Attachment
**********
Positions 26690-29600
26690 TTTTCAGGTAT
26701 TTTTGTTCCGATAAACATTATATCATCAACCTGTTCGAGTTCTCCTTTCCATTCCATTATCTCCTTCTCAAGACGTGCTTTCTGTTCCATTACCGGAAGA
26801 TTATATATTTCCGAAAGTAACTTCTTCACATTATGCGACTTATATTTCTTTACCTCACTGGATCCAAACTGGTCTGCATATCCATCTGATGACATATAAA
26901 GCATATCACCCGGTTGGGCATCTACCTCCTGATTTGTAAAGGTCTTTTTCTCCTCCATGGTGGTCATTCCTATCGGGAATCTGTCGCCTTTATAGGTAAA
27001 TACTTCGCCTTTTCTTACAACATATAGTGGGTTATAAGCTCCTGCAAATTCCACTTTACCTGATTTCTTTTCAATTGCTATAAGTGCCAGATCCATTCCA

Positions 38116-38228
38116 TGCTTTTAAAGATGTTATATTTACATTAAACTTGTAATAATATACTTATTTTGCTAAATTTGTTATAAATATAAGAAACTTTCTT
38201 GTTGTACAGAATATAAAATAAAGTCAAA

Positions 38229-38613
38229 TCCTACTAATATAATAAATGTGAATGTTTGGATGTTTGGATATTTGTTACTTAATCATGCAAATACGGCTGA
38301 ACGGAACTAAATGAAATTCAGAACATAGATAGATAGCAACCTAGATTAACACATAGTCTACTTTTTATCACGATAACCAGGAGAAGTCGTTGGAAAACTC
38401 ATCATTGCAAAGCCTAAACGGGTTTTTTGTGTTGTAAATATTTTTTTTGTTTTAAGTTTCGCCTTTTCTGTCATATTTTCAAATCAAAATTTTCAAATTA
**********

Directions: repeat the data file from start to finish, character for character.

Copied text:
Positions 26690-29600
26690 TTTTCAGGTAT
26701 TTTTGTTCCGATAAACATTATATCATCAACCTGTTCGAGTTCTCCTTTCCATTCCATTATCTCCTTCTCAAGACGTGCTTTCTGTTCCATTACCGGAAGA
26801 TTATATATTTCCGAAAGTAACTTCTTCACATTATGCGACTTATATTTCTTTACCTCACTGGATCCAAACTGGTCTGCATATCCATCTGATGACATATAAA
26901 GCATATCACCCGGTTGGGCATCTACCTCCTGATTTGTAAAGGTCTTTTTCTCCTCCATGGTGGTCATTCCTATCGGGAATCTGTCGCCTTTATAGGTAAA
27001 TACTTCGCCTTTTCTTACAACATATAGTGGGTTATAAGCTCCTGCAAATTCCACTTTACCTGATTTCTTTTCAATTGCTATAAGTGCCAGATCCATTCCA

Positions 38116-38228
38116 TGCTTTTAAAGATGTTATATTTACATTAAACTTGTAATAATATACTTATTTTGCTAAATTTGTTATAAATATAAGAAACTTTCTT
38201 GTTGTACAGAATATAAAATAAAGTCAAA

Positions 38229-38613
38229 TCCTACTAATATAATAAATGTGAATGTTTGGATGTTTGGATATTTGTTACTTAATCATGCAAATACGGCTGA
38301 ACGGAACTAAATGAAATTCAGAACATAGATAGATAGCAACCTAGATTAACACATAGTCTACTTTTTATCACGATAACCAGGAGAAGTCGTTGGAAAACTC
38401 ATCATTGCAAAGCCTAAACGGGTTTTTTGTGTTGTAAATATTTTTTTTGTTTTAAGTTTCGCCTTTTCTGTCATATTTTCAAATCAAAATTTTCAAATTA